February 15, 2019
On November 28, 2018, AGBU Toronto hosted a presentation of a newly published book entitled “Grit and Grace in a World Gone Mad: Humanitarianism in Talas, Turkey 1908-1923” by Canadian writer Wendy Elliott. The book is based on the personal history of a dedicated group of American and Canadian missionaries and relief workers who saved thousands of orphans during the times of the Armenian Genocide.
The presentation was organized within the framework of series of AGBU events to coincide with the UN’s “International Day of Commemoration and Dignity of the Victims of the Crime of Genocide and of the Prevention of this Crime.”
I first met Wendy Elliott in Yerevan where she had gone for development work on behalf of Canada. She had also worked in Gyumri and Vanadzor, and I knew she had a great affinity for the Armenian people. Years later when I came across the unpublished personal archives of Susan Wealthy Orvis, an American missionary in Talas, Turkey, I asked Wendy to write a book about Susan’s story. She declined because she did not believe she could add much to the already large collection of books about the genocide. However, after I urged her to read some of Susan’s letters and a manuscript about her journey across Russia in 1917 to help establish a relief centre, Wendy changed her mind. She had never before heard of this massive humanitarian effort that Canadians and Americans were part of, and decided everyone today should know about this important endeavour.
Wendy told the Toronto audience that another reason for writing the book was to answer a puzzling question for herself: How could the Ottoman Empire go from the joy of the 1908 Young Turk revolution to horrible desecration and genocide in a mere 7 years? She quoted a letter from a young missionary in Constantinople who wrote to her family in the US, describing the euphoria of nations living together in harmony immediately after the revolution: “Last Sunday Turks, Christians and Jews in one wagon were seen singing and embracing and congratulating one another,” said the missionary. “People can scarcely take time to sleep for their joy.” Wendy then spoke about her research into how the government began to change and how the situation went from bad to worse. To write the story, she put herself in the shoes of everyone in the book, including the Ottoman leaders, Enver and Talat Pasha. “I thought, if I were them, I would be terrified to go down in history as the guys who lost the empire. And as it turned out, their fears were realized. But governing by fear produces bad results. During the time period of this book I counted 2 coups d’état, 4 regional wars, 2 genocides (Armenian and Assyrian), and a world war, followed by a war of independence and another genocide (Greek). I thought: The world had gone mad!” That phrase was turned into the book’s title.
Grit and Grace in a World Gone Mad starts with the background of Susan Wealthy Orvis and her American and Canadian colleagues who were employed in Talas by the American Board of Commissioners for Foreign Missions. “Theirs was the largest mission in Turkey, covering an area about twice the size of Switzerland,” the author said. “The Talas station included a hospital, a boys’ boarding school and a girls’ boarding school, and there were 32 outstations, where the ordained ministers would visit as part of their evangelical touring.”
She then described the deportations and massacres in the Talas region, and the ultimate expulsion of the missionaries, too, between 1915 and 1917. The American Committee for Armenian and Syrian Relief (ACASR) set up relief centres in Port Said, Egypt and in Alexandropol (Gyumri), Echmiadzin and Yerevan, which were then part of Russia. At that time, the Ottoman government would not let international aid into Turkey. In 1919 after the Great War, ACASR became known as Near East Relief, and the missionaries—now relief workers—were joined by other humanitarian workers and finally allowed to bring relief supplies to Turkey.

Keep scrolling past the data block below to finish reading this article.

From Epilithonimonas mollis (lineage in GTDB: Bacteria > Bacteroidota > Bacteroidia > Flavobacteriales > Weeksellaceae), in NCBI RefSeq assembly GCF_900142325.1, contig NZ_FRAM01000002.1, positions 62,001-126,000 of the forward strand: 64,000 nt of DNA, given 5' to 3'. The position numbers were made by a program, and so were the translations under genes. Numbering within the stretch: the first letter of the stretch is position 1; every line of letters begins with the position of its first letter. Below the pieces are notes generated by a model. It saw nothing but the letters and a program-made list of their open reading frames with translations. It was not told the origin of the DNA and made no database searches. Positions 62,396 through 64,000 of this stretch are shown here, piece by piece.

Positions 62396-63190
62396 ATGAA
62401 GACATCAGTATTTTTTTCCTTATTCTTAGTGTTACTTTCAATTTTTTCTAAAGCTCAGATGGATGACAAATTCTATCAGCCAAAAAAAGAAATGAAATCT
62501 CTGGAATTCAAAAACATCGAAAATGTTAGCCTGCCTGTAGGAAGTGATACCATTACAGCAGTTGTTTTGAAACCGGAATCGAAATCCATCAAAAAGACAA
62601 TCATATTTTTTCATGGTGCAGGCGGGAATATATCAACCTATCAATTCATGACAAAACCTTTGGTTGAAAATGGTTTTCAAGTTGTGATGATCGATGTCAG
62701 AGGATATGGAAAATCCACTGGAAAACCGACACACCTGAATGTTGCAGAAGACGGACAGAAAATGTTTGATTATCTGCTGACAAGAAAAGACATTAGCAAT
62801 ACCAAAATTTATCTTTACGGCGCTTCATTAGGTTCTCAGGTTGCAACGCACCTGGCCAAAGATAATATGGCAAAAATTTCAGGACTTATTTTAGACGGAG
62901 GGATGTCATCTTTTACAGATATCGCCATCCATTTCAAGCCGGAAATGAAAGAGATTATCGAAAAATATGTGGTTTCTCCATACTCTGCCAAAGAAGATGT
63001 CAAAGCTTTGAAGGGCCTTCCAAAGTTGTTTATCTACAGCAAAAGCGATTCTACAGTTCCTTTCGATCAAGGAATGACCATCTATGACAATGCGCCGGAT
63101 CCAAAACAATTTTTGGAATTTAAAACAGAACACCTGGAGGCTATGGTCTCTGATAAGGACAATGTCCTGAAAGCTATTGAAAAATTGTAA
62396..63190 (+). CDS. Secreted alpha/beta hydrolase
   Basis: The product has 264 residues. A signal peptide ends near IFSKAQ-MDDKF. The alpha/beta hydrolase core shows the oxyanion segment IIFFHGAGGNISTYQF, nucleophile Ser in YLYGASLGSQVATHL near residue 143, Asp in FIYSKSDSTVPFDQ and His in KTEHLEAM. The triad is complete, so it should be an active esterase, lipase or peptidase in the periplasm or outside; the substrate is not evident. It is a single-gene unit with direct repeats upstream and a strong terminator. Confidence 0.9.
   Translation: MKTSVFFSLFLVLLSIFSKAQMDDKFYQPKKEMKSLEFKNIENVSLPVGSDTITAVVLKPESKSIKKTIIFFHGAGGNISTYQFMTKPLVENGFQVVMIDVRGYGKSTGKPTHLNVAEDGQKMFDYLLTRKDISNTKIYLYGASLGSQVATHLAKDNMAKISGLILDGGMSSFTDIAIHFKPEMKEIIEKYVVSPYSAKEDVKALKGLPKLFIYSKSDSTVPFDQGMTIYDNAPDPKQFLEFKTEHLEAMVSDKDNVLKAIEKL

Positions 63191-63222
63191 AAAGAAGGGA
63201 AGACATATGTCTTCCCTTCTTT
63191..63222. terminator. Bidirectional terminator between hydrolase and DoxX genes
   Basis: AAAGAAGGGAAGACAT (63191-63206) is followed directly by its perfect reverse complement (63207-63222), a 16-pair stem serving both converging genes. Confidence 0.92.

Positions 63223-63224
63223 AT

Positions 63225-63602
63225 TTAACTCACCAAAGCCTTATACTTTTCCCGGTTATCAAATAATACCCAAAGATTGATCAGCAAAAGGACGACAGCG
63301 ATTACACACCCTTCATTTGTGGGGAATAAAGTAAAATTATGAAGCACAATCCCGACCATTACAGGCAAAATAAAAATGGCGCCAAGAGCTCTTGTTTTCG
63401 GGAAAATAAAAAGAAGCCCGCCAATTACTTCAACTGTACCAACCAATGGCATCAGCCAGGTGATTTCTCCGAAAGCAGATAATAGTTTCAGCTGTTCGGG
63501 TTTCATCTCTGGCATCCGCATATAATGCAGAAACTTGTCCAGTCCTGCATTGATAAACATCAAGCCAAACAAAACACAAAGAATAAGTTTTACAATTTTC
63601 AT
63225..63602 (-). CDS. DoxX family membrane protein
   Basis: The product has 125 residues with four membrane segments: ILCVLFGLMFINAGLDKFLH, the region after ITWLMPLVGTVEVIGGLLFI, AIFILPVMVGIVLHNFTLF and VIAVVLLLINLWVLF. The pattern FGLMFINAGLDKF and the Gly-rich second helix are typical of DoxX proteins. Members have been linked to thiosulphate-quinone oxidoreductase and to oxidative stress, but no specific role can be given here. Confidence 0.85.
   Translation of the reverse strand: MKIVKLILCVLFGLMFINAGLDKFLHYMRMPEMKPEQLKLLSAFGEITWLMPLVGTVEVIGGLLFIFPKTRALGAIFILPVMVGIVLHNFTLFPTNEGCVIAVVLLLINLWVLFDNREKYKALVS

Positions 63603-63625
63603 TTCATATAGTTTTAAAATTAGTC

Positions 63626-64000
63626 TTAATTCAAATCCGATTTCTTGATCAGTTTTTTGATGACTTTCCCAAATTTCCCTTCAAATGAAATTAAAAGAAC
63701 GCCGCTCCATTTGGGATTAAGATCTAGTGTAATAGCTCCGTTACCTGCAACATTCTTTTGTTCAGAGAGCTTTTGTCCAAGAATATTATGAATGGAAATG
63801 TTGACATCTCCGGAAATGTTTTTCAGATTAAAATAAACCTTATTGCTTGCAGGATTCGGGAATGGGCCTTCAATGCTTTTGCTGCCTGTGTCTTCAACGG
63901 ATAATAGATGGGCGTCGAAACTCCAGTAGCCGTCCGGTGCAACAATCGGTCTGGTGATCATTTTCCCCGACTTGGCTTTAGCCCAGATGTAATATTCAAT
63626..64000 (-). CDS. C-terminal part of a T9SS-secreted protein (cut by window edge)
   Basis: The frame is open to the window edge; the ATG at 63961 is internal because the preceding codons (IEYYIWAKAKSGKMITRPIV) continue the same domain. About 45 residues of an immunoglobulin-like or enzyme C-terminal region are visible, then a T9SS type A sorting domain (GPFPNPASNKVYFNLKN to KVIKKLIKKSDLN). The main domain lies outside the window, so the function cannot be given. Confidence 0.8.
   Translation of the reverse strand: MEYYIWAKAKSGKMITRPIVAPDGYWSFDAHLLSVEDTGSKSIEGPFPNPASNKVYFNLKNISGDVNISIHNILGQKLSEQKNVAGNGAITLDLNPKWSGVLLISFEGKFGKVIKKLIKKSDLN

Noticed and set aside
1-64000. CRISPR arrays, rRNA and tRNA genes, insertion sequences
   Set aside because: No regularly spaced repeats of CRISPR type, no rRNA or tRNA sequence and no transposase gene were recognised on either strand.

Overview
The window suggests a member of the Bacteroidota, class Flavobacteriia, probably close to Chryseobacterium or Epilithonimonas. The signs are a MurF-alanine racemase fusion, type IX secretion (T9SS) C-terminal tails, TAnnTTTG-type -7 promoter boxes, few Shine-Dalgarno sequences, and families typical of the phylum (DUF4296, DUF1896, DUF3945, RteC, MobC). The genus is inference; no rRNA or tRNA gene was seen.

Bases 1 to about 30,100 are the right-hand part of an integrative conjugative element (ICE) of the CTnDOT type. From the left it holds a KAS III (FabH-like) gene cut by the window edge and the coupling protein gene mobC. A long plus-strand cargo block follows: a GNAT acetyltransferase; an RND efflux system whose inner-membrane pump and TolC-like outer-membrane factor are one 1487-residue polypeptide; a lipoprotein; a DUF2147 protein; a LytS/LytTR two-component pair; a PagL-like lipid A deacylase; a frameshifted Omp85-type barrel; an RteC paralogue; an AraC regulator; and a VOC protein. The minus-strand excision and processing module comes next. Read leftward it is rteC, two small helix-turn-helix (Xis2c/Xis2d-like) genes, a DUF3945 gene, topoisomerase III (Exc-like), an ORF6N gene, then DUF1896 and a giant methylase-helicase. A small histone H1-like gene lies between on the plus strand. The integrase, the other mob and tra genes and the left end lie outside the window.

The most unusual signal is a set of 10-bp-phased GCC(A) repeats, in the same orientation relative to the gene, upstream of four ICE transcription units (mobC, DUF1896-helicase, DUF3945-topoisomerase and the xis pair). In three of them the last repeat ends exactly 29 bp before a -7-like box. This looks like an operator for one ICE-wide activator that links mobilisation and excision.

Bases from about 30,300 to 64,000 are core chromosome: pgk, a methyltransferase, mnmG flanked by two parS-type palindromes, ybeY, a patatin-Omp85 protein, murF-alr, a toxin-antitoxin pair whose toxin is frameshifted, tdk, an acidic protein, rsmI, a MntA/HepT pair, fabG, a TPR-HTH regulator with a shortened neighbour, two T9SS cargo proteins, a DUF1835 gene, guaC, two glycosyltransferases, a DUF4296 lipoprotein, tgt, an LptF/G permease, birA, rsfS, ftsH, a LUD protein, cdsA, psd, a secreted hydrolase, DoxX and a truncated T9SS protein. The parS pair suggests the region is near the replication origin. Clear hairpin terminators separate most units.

The author showed photographs and read passages from her book about the overwhelming need of the mainly women and children for food, clothing and medical help. She described many details about the work of the humanitarians, who established orphanages and created clothing industries that employed hundreds and clothed thousands. Wendy felt it was important to include stories of righteous people as well. “The term ‘righteous’ was first used by Jews to refer to non-Jews who saved Jews during World War II. Its definition is ‘action taken arising from an outraged sense of justice’. There are many examples in the book of righteous Turks, Kurds, Arabs and fellow Christians, such as Greeks, Americans, Canadians and others, who risked their lives to save Armenians.”
The number of orphans in the Talas mission fluctuated during the four years of the war of independence, but by 1922 there were 3,000. When the political situation suddenly changed, and Christians were “invited” to leave Turkey, the Talas team rolled up their sleeves and, within 10 harrowing days, evacuated 3,000 orphans: the Greek children by boat to Greece, and the Armenians by train to Beirut. “Susan was justifiably proud to say that all the children arrived safely at their destinations,” said the author. “The missionaries had started their mission believing they were going to save souls, but they ended up saving lives—and the seeds of future generations.”
It took Wendy Elliott almost four years to do extensive research, write the book, and arrange publication. The publisher is Gomidas Institute in London, UK. The book received endorsements by Canadian filmmaker Atom Egoyan, professor emeritus of the Royal Military College of Canada Alan Whitehorn, journalist and executive at Voices of Dialogue Kumru Bilici, secretary-general emeritus of the International Red Cross and Red Crescent George Weber, and Bishop Terry Brown. I wrote the foreword.
by Kamo Mayilyan